If Qatar is forced to abide by these demands, its abandonment of Iran in particular will constitute the single largest blow the regime in Tehran has absorbed in recent memory. Among other things, Qatar serves as Iran’s banker and diplomatic proxy.

If the story began and ended here, then Trump’s anti-Qatari stance would have been the obvious and only move. Beyond being the right thing to do, if Qatar’s regime is overthrown or emasculated, the development would mark the most significant achievement to date against the Iranian axis of jihad.

Unfortunately, the situation is not at all simple.

First there is the problem of Doha’s relations with key Americans and American institutions.

Ahead of the 2016 US elections, WikiLeaks published documents which disclosed that the emir of Qatar presented Bill Clinton with a $1 million check for the Clinton Foundation as a gift for his 65th birthday. During Hillary Clinton’s tenure as secretary of state, Qatar reportedly contributed some $6m. to the Clinton Foundation.

Clinton, for her part, was deeply supportive of the regime and of Al Jazeera. For instance, in testimony before the Senate Foreign Relations Committee in 2011, Clinton praised Al Jazeera for its leading role in fomenting and expanding the protests in Egypt that brought down Mubarak.

Clinton wasn’t the only one that Qatar singled out for generosity. Since the 1990s, Qatar has invested hundreds of millions of dollars in US universities. Six major US universities have campuses in Doha.

Then there is the Brookings Institution. The premier US think tank had a revolving door relationship with the Obama and Clinton administrations.

In 2014, The New York Times reported that Brookings, which opened a branch in Doha in 2002, had received millions of dollars in contributions from Qatar. In 2013 alone, the Qatari regime contributed $14.8 million to Brookings.

Not surprisingly, Brookings’ scholars supported the overthrow of Mubarak, and supported the Muslim Brotherhood regime during its year in power. Brookings scholars urged the Obama administration to cut off military assistance to Egypt after the military overthrew the Muslim Brotherhood in 2013.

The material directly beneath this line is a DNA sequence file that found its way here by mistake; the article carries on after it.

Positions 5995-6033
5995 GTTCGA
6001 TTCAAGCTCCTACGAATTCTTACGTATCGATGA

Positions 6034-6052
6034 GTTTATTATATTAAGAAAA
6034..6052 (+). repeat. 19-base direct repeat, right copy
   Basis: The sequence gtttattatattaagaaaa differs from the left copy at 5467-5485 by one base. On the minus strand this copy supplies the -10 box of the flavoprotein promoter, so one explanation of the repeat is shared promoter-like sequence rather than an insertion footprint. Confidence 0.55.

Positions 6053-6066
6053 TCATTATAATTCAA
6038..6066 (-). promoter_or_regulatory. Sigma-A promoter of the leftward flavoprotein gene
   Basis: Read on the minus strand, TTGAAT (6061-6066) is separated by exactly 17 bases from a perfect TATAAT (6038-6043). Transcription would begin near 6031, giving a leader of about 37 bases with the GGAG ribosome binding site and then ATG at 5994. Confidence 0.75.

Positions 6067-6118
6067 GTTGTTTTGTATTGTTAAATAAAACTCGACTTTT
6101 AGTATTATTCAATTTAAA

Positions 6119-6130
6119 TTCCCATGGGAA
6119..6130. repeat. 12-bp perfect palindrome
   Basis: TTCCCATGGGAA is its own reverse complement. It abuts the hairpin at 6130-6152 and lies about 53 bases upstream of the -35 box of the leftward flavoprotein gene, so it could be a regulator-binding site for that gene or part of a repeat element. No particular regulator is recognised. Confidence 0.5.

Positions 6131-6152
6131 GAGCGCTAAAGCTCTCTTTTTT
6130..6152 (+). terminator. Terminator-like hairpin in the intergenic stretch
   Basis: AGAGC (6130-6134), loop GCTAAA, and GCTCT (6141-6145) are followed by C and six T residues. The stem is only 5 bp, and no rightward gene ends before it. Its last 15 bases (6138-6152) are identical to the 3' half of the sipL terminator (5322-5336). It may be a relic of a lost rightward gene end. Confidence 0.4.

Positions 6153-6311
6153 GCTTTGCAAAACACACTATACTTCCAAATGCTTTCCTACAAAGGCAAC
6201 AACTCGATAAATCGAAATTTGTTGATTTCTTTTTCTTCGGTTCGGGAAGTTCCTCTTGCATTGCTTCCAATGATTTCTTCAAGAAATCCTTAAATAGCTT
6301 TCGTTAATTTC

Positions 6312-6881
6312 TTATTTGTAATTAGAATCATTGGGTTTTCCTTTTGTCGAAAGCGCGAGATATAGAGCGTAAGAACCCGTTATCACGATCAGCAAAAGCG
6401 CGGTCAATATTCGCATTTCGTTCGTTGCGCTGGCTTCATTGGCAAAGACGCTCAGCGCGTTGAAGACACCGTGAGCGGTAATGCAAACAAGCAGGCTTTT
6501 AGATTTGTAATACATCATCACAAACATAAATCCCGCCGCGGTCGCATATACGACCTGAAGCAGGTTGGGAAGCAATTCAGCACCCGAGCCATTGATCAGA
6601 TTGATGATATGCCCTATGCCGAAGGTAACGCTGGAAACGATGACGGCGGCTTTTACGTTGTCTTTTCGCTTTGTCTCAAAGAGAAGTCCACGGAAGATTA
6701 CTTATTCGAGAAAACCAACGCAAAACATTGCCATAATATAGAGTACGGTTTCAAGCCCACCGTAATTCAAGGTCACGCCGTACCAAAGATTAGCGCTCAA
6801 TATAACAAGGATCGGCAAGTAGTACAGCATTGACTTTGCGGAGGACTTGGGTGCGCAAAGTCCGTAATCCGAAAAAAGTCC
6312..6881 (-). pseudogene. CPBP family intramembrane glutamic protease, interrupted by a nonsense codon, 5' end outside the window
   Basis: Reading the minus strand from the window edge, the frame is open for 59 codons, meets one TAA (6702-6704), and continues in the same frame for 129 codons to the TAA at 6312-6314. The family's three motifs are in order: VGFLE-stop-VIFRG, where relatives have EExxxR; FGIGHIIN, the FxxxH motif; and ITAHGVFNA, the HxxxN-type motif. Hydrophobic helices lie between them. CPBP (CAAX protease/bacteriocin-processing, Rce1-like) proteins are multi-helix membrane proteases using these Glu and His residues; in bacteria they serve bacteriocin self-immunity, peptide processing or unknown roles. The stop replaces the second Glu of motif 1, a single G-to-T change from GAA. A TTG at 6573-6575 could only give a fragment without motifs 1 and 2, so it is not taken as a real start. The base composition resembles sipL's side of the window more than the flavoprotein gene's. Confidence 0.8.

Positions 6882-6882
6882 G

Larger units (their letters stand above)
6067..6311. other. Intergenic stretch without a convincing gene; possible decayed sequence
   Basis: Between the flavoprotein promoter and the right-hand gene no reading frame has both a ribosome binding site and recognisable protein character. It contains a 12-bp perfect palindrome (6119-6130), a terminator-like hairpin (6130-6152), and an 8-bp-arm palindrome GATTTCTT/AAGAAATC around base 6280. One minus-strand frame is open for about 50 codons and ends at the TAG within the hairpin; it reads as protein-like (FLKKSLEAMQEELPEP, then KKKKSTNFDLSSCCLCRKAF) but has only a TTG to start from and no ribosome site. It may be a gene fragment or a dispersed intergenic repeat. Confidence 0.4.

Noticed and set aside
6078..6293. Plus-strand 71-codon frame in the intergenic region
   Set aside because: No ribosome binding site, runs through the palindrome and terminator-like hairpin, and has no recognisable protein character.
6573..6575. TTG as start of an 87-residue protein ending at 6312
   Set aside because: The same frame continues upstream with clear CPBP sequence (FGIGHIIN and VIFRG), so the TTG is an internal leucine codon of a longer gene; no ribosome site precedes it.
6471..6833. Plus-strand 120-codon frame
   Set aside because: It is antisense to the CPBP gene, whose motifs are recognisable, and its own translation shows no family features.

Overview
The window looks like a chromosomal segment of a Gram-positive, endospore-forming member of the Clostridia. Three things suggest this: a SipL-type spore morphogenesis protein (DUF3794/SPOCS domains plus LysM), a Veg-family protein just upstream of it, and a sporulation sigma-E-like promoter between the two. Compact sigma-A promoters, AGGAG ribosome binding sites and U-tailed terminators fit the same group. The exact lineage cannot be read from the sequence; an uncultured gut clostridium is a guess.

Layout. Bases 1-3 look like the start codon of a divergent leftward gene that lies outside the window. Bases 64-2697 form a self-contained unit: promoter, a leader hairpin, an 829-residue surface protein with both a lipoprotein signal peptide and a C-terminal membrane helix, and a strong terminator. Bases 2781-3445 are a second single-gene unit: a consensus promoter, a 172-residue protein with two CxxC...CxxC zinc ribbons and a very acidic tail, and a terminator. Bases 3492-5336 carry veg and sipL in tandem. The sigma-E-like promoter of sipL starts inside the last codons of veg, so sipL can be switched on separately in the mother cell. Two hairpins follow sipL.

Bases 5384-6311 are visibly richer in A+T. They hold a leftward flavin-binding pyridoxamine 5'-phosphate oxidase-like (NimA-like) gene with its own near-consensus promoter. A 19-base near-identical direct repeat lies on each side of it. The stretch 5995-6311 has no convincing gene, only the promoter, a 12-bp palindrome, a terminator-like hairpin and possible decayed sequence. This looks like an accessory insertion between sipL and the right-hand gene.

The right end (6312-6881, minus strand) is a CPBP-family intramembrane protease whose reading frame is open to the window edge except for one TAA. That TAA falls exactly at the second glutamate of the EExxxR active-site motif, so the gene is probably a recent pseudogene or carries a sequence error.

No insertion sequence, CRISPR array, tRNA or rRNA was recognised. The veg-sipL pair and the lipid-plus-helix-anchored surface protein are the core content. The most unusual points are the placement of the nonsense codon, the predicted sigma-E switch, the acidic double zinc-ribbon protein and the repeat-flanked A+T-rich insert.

Brookings scholars have similarly written sympathetically of Qatar and its ally Turkey. As the Investigative Project on Terrorism revealed in a four-part series on Brookings’ relations with Qatar in 2014, Brookings’ scholars ignored human rights abuses by Qatar and praised Turkey’s Erdogan regime as behaving like the US in enabling religion to have a role in public life.

It is likely that given then-president Barack Obama’s strategic goal of reorienting US Middle East policy away from its traditional Sunni allies and Israel toward Iran and its allies in Qatar and Turkey, that Brookings, Clinton and other beneficiaries of Qatar’s generosity were simply knocking on an open door. Indeed, in 2014, during Operation Protective Edge, the Obama administration’s alliance with Qatar, Turkey and Iran against Sunnis and Israel came out of the shadows.

During the Hamas war with Israel, Obama sought to dislodge Egypt from its traditional role as mediator between Israel and Hamas and replace it with Qatar and Turkey. For their part, both regimes, which fund and support Hamas, accepted all of Hamas’s cease-fire demands against Israel and Egypt. As their partner, the Obama administration also supported Hamas’s demands.

Had Egypt and Israel bowed to those demands, Hamas would have achieved a strategic victory in its war against Israel and Egypt. To avoid buckling to US pressure, Egypt built a coalition with the same states that are now leading the charge against Qatar – Saudi Arabia and the UAE – and openly supported Israel.

In the end, the standoff between the two sides caused the war to end in a draw. Hamas was not dismantled, but it failed to secure Israeli or Egyptian acceptance of any of its demands for open borders and access to the international banking system.

Given that Trump is not aligned with Brookings, the Clinton Foundation or US academia, it could be argued that he is not beholden to Qatari money in any way.

But unfortunately, they are not the only beneficiaries of Qatari largesse.

There is also the Pentagon.

In the 1990s, Qatar spent more than $1b. constructing the Al Udeid Air Base outside of Doha.

It is the most sophisticated air force base in the region. In 2003, the base replaced Saudi Arabia’s Prince Sultan Air Base as headquarters for the US military’s Central Command. Since 2003, all US operations in Iraq, Afghanistan and Syria are controlled from the base.

Following Trump’s Twitter postings, the Pentagon was quick to say that operations at Al Udeid base had not been influenced by the crisis between Qatar and its neighbors. The Pentagon spokesman refused to say whether or not Qatar sponsors terrorism.

Instead, Capt. Chris Davis stated, “I consider them a host to our very important base at Al Udeid.” He commended Qatar for hosting US forces and for its “enduring commitment to regional security.”

Also on Tuesday, according to the Egyptian media, Iran deployed Revolutionary Guard Corps forces to Doha to protect the emir and his palace.

On Wednesday, Turkey’s parliament voted to empower Erdogan to deploy forces to Qatar to protect the regime.

The moves by Qatar’s allies Iran and Turkey significantly raise the stakes in the contest of wills now at play between Qatar and its Sunni neighbors and adversaries.